Which Party Bears Responsibility for a T-Bone Accident?
Many car accidents in California involve a driver hitting the back of another car. These incidents occur frequently and in a wide variety of settings. The driver in the rear almost always causes a rear-end collision. All motorists have a responsibility to exercise due care and avoid causing head-on crashes. A rear-end collision is easy to create if a driver is distracted, travelling too fast, or following too closely behind the car in front of them.
However, there are various situations in which the leading driver carries some or all blame for a rear-end collision, even when they are in the lead, and many drivers incorrectly assume that the trailing motorist is always at fault. In the event that you were recently engaged in a rear-end incident in which fault was ambiguous, a seasoned Orange County Car Accident Attorney should be your first port of call for advice on how to proceed legally.
How do rear-end collisions take place?
It’s possible to get into a rear-end collision everywhere. Commonly cited reasons for rear-end crashes are:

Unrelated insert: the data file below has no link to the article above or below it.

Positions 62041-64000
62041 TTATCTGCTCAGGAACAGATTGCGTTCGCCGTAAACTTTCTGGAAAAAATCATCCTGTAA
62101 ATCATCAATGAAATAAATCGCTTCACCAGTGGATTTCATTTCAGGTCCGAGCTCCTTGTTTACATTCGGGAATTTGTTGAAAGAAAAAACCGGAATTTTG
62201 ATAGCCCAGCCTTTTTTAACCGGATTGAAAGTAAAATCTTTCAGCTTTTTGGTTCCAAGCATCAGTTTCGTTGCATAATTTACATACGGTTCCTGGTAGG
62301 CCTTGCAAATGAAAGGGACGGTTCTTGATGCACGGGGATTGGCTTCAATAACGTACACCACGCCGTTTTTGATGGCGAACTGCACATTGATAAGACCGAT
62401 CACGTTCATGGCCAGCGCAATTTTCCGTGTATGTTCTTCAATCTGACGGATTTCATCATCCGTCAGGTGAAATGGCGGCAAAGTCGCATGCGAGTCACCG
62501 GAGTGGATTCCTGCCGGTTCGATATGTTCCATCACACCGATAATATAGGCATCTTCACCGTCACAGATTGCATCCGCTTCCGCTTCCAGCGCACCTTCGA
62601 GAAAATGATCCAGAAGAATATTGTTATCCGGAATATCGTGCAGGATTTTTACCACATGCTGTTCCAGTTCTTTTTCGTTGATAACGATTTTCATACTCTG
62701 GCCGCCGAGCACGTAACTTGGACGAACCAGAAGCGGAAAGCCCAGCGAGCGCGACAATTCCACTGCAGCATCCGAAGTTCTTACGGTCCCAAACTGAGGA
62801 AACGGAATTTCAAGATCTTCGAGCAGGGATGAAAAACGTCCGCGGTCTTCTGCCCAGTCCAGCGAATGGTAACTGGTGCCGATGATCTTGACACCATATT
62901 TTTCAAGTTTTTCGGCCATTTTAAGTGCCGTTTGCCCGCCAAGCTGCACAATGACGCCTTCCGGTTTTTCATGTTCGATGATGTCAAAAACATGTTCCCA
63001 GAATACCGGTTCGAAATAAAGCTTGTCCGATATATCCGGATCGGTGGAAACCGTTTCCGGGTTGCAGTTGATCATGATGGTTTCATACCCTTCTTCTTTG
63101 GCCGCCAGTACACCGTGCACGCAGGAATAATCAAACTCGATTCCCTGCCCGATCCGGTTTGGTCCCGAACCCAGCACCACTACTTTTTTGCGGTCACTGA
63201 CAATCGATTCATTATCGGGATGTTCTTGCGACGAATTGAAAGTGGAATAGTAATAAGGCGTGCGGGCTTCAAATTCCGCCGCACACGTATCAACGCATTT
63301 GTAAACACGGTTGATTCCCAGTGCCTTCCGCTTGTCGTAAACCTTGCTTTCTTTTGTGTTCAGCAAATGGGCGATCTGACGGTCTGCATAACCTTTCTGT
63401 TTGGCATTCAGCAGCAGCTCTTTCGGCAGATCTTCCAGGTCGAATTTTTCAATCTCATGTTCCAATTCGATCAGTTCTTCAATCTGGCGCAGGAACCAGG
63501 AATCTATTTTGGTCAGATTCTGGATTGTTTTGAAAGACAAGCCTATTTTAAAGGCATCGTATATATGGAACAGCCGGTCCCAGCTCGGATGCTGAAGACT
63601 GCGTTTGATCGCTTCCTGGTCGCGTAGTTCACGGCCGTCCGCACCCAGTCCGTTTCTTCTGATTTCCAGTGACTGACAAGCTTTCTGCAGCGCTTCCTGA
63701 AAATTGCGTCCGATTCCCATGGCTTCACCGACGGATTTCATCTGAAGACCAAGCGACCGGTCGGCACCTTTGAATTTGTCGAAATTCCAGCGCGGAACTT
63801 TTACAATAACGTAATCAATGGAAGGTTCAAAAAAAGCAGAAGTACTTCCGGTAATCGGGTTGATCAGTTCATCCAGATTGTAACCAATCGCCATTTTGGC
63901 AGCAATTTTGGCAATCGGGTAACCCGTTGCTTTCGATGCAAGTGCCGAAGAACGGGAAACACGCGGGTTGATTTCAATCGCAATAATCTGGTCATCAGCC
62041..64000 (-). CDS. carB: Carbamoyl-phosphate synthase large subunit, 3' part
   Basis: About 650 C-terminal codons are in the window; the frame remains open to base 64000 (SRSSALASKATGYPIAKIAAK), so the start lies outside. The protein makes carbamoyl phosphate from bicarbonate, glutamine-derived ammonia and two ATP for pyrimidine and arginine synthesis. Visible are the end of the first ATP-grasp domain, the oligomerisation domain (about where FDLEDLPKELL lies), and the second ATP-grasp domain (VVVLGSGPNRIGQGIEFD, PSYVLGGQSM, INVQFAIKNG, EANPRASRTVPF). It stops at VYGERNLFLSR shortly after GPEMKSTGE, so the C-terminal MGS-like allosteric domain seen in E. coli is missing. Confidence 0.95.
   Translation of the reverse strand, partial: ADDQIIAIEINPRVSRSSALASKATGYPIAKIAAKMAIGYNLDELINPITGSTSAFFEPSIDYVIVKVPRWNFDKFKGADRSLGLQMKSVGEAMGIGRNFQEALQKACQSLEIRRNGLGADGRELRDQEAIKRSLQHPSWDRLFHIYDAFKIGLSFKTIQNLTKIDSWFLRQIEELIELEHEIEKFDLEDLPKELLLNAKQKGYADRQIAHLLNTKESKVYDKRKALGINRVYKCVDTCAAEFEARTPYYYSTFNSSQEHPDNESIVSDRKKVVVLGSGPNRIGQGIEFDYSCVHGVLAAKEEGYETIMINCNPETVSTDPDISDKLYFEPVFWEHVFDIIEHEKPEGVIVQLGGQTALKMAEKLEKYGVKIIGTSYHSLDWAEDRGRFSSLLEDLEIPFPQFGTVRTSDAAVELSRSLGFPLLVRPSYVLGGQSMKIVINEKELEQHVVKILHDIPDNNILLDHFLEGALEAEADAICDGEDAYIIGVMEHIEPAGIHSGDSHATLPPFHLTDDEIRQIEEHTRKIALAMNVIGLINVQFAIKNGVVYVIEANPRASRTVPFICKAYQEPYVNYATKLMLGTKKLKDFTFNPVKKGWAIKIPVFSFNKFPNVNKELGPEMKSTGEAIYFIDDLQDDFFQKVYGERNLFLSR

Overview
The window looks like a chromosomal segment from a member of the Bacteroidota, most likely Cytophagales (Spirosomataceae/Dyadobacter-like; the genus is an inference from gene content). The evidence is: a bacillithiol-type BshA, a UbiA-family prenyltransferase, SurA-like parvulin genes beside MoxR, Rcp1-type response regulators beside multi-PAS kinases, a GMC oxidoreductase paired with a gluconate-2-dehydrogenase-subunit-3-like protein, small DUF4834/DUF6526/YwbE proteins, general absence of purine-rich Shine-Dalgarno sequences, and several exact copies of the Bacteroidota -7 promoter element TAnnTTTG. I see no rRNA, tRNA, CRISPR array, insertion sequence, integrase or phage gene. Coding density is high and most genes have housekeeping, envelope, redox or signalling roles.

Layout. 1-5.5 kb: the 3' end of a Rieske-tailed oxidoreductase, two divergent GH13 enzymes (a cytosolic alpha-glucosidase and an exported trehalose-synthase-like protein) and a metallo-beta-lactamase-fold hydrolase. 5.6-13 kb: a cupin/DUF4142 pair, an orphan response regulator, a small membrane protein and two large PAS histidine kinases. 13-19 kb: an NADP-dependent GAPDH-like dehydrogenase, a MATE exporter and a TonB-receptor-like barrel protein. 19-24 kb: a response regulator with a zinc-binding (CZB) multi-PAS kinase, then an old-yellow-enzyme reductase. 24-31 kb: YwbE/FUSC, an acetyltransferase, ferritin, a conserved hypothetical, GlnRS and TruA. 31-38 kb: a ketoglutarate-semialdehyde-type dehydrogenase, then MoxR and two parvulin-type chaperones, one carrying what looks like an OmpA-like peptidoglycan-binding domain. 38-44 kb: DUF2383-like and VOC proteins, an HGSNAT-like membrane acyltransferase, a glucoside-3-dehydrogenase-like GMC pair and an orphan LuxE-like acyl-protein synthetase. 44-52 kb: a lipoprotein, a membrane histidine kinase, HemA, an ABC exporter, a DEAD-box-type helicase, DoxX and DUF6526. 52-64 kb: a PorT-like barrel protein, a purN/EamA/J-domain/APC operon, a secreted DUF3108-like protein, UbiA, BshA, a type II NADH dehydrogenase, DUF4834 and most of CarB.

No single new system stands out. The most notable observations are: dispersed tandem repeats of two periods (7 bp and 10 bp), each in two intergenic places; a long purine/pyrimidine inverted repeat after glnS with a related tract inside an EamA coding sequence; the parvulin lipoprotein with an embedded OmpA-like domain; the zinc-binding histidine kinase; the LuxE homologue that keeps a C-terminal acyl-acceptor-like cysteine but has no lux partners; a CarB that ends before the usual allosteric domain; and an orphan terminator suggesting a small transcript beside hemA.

- Speeding. It’s possible that drivers will collide into the vehicle in front of them if they exceed the posted speed limit.
- Unsafe driving conditions. While most of the year in southern California is nice, severe weather and other factors can cause roadways to become dangerously hazardous. Whenever the condition of the roads is uncertain, proceed with extreme caution. When driving in hazardous conditions, if you suddenly apply the brakes, you could easily lose control of your vehicle.
- Distraction. In the United States, distracted driving accounts for the vast majority of collisions. For example, if a driver is texting and driving and fails to look ahead, they might not see the car in front of them brake or come to a stop in time to avoid a collision.
- Incorrect reversal. It’s not uncommon for accidents to occur when lead drivers re-enter the lanes of traffic ahead of them.
- Accidents involving drivers who were impaired. Driving while intoxicated (DUI) is against the law and incredibly risky. Because of their impaired ability to make decisions and perceive their surroundings, drunk drivers frequently cause rear-end incidents.
- Fuses blown out, lights out. A collision is likely to occur if a driver is slowing down or stopping and the driver behind them does not see their brake lights activate.